Morgan Stanley’s chief US equity strategist Mike Wilson said this week that stocks would fall another 20% if the US economy enters a recession. He said the gap between when the Fed stops hiking and when the economy enters recession is likely to narrow.

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“I think, eventually, it will be a trap,” Wilson said.

Savita Subramaniam, head of US equities and quantitative strategy at Bank of America, made a similar prediction in July, calling for a recession and a more than 20% decline.

Subramaniam said the bank’s derivatives team is of the view that equities are not discounting adequately if we are already in a recession.

Still, it’s a worst-case scenario for two strategists who are already in the most bearish state on Wall Street. Subramaniam’s target for the S&P 500 this year is 3,600 and Wilson’s is 3,900. Most strategists maintain targets above 4,000.

But again, the Fed has shown no signs that they will back down from their hawkish policy stance unless inflation eases in a significant way, with many calling for a fall in earnings projections. .

Some are demanding further lowering of valuations, despite the fact that so far all valuations have been sell-offs, not earnings.

Michael Leibovitz, a portfolio manager at RIA Advisors, told Insider earlier this month that higher inflation correlated with a continued decline in valuations.

He said the market’s cyclically adjusted price-to-earnings (CAPE) ratio currently sits at 28, well above the long-term average of 20. When inflation has previously been at 9%, the market’s CAPE ratio has typically been between 5 and 15.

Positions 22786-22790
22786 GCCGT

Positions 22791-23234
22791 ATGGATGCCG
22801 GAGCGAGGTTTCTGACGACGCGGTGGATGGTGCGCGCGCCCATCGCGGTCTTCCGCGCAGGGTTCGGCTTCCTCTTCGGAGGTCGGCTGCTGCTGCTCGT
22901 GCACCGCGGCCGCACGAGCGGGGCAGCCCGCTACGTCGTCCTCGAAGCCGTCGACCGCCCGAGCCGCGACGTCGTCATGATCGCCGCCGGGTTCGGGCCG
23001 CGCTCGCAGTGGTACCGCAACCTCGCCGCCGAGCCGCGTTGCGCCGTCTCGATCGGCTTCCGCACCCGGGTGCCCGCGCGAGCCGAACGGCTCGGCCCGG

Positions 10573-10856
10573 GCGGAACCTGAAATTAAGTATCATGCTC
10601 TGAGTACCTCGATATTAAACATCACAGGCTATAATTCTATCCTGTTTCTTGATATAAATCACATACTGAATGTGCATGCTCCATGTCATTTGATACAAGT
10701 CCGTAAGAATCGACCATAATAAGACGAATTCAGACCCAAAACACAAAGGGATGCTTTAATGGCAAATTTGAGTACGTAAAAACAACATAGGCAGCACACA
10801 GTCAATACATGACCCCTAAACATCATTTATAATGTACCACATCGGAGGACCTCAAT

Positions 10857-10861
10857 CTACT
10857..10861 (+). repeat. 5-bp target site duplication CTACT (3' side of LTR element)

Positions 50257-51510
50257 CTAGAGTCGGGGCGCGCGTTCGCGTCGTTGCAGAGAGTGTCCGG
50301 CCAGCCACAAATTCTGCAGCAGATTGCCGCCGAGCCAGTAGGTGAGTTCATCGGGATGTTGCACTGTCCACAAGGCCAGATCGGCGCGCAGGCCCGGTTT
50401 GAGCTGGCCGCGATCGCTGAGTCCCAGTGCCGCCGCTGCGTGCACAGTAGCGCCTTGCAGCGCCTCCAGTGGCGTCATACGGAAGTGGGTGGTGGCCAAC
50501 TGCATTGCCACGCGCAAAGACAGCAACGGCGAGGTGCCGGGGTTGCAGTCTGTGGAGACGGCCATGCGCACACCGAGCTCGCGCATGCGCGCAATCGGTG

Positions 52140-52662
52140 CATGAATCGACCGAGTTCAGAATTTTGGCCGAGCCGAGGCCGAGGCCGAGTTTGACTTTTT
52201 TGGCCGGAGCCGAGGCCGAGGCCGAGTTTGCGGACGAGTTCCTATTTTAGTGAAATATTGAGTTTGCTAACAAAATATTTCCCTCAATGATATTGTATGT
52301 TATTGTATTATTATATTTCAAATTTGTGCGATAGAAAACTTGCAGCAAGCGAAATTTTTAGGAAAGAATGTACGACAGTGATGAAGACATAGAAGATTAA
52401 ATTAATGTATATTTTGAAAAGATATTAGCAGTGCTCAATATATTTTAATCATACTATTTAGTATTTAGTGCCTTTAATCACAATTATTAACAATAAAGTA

RIA Consultant

Leibovitz said he wouldn’t rule out the S&P 500 falling to 2,600.

The direction of stocks going forward depends on the direction of inflation, how the Fed reacts, and how the economy reacts to both inflation and central bank policy.

The US economy posted negative GDP growth for the second straight quarter in a row, another sign that the economy is weakening amid tight competition from the Fed and crippling inflation. But many believe inflation peaked in July as commodity prices tumbled, and consumer spending remains positive year-over-year. The job market is also making impressive gains, and the unemployment rate is still at a historically low 3.6%.

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If inflation begins to fall massively, the Fed could show signs of a sluggish pivot in the second half of the year. If it doesn’t, the stock is likely to take a tough pull ahead as the Fed shows a higher resolve to crush rising prices.

“They’re going to keep monetary policy tight, even when inflation peaks,” Desmond Lachman, senior fellow at the American Enterprise Institute and former deputy director of the International Monetary Fund, said in an interview with Insider this week. “They are likely to keep the brakes on because they don’t want to screw up on inflation again.”

With that in mind, the stock could be headed where Smed thinks they’ll go — further down a bear market path.